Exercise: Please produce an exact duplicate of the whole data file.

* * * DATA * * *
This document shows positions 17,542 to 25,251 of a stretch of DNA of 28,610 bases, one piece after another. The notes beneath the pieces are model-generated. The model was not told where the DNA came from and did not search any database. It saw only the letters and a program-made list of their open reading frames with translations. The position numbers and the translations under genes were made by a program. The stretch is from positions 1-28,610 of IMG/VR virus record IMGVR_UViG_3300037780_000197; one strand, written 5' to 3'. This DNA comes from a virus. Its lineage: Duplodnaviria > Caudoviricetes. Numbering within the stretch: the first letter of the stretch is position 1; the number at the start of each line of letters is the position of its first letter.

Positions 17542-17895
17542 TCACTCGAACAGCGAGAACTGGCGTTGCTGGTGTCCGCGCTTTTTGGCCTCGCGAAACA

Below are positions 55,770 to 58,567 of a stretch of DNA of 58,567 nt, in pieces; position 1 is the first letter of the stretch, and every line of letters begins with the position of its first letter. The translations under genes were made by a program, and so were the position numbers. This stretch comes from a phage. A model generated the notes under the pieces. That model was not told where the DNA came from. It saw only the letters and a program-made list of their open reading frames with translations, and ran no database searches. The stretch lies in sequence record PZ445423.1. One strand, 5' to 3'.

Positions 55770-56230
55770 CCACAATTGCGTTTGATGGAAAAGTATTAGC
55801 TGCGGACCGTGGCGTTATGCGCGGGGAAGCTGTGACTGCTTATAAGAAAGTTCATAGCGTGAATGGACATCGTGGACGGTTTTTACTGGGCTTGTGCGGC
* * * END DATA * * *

This document shows positions 17,542 to 25,251 of a stretch of DNA of 28,610 bases, one piece after another. The notes beneath the pieces are model-generated. The model was not told where the DNA came from and did not search any database. It saw only the letters and a program-made list of their open reading frames with translations. The position numbers and the translations under genes were made by a program. The stretch is from positions 1-28,610 of IMG/VR virus record IMGVR_UViG_3300037780_000197; one strand, written 5' to 3'. This DNA comes from a virus. Its lineage: Duplodnaviria > Caudoviricetes. Numbering within the stretch: the first letter of the stretch is position 1; the number at the start of each line of letters is the position of its first letter.

Positions 17542-17895
17542 TCACTCGAACAGCGAGAACTGGCGTTGCTGGTGTCCGCGCTTTTTGGCCTCGCGAAACA

Below are positions 55,770 to 58,567 of a stretch of DNA of 58,567 nt, in pieces; position 1 is the first letter of the stretch, and every line of letters begins with the position of its first letter. The translations under genes were made by a program, and so were the position numbers. This stretch comes from a phage. A model generated the notes under the pieces. That model was not told where the DNA came from. It saw only the letters and a program-made list of their open reading frames with translations, and ran no database searches. The stretch lies in sequence record PZ445423.1. One strand, 5' to 3'.

Positions 55770-56230
55770 CCACAATTGCGTTTGATGGAAAAGTATTAGC
55801 TGCGGACCGTGGCGTTATGCGCGGGGAAGCTGTGACTGCTTATAAGAAAGTTCATAGCGTGAATGGACATCGTGGACGGTTTTTACTGGGCTTGTGCGGC